Befides, wit lying moftly in the affemblage of ideas, and in putting thofe together with quickness and variety, wherein can be found any resemblance, or congruity, to make up pleafant pictures, and
agreeable vifions in the fancy; the writer, who aims at wit, muft of course range far and wide for materials. Now the age in which Shakspeare lived, having, above all others, a wonderful affection to appear learned, they declined vulgar images, fuch as are immediately fetched from nature, and ranged through the circle of the fciences, to fetch their ideas from thence. But as the refemblances of fuch ideas to the fubject muft neceffarily lie very much out of the common way, and every piece of wit appear a riddle to the vulgar; this, that fhould have taught them the forced, quaint, unnatural tract they were in, (and induce them to follow a more natural one,) was the very thing that kept them attached to it. The oftentatious affectation of abftruse learning, peculiar to that time, the love that men naturally have to every thing that looks like mystery, fixed them down to the habit of obfcurity. Thus became the poetry of DONNE (though the wittieft man of that age,) nothing but a continued heap of riddles. And our Shakspeare, with all his eafy nature about him, for want of the knowledge of the true rules of art, falls frequently into this vicious manner.
The third fpecies of obfcurities which deform our author, as the effects of his own genius and character, are thofe that proceed from his peculiar manner of thinking, and as peculiar a manner of clothing those thoughts. With regard to his think ing, it is certain, that he had a general knowledge of all the sciences: but his acquaintance was rather that of a traveller than a native. Nothing in philofophy was unknown to him; but every thing in it had the grace and force of novelty. And as novelty is one main fource of admiration, we are not to wonder that he has perpetual allufions to the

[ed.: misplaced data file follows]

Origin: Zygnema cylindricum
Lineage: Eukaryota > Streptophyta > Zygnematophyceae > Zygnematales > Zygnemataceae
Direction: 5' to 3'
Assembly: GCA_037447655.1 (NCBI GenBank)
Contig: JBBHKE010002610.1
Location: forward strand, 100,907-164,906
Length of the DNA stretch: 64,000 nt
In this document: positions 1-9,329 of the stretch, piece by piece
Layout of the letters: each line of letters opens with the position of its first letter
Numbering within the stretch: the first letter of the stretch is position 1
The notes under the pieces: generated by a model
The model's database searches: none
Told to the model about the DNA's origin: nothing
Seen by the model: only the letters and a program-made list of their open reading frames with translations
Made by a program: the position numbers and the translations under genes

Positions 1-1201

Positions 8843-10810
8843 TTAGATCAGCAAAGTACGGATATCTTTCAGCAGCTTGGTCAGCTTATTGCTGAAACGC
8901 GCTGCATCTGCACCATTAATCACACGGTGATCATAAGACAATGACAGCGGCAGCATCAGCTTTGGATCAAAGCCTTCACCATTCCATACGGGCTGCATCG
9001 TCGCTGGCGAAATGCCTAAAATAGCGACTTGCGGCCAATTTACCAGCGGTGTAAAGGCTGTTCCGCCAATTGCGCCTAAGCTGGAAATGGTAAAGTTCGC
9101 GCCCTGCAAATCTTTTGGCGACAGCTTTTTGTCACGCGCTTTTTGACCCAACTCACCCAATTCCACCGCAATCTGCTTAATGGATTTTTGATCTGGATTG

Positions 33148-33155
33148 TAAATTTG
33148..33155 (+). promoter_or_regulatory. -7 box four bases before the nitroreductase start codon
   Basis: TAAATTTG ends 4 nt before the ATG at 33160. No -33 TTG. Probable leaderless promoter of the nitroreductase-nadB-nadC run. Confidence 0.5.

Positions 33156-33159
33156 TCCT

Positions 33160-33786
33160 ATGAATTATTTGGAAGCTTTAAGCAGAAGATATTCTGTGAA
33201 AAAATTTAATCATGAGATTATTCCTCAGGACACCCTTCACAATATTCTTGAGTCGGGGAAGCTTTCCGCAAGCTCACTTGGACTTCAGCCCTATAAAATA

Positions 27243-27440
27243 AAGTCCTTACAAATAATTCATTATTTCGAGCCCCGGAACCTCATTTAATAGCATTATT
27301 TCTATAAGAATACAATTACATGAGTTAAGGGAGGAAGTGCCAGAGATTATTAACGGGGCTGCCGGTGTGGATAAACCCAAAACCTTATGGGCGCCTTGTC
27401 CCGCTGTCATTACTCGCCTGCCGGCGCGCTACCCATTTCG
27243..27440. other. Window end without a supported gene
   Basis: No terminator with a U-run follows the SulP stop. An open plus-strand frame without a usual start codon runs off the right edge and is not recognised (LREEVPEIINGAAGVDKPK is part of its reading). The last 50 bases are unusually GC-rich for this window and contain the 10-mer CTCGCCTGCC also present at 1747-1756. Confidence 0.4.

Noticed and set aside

most recondite parts of the sciences: and this was done not so much out of affectation, as the effect of admiration begot by novelty. Then, as to his Style and diction, we may much more juftly apply to SHAKSPEARE, what a celebrated writer faid of MILTON: Our language funk under him, and was unequal to that greatness of foul which furnished him with fuch glorious conceptions. He therefore frequently ufes old words, to give his diction an air of folemnity; as he coins others, to exprefs the novelty and variety of his ideas.
Upon every diftinct fpecies of these obscurities, I have thought it my province to employ a note for the service of my author, and the entertainment of my readers. A few tranfient remarks too I have not fcrupled to intermix, upon the poet's negligences and omifsions in point of art; but I have done it always in fuch a manner, as will testify my deference and veneration for the immortal author. Some cenfurers of Shakspeare, and particularly Mr. Rymer, have taught me to diftinguish betwixt the railer and critick. The outrage of his quotations is fo remarkably violent, fo pufhed beyond all bounds of decency and fober reasoning, that it quite carries over the mark at which it was levelled. Extravagant abufe throws off the edge of the intended difparagement, and turns the madman's weapon into his own bofom. In short, as to Rymer, this is my opinion of him from his criticisms on the tragedies of the laft age. He writes with great vivacity, and appears to have been a scholar : but as for his knowledge of the art of poetry, I cannot perceive it was any deeper than his acquaintance with Boffu and Dacier, from whom hẹ has transcribed many of his best reflections. The late Mr. Gildon was one attached to Rymer by a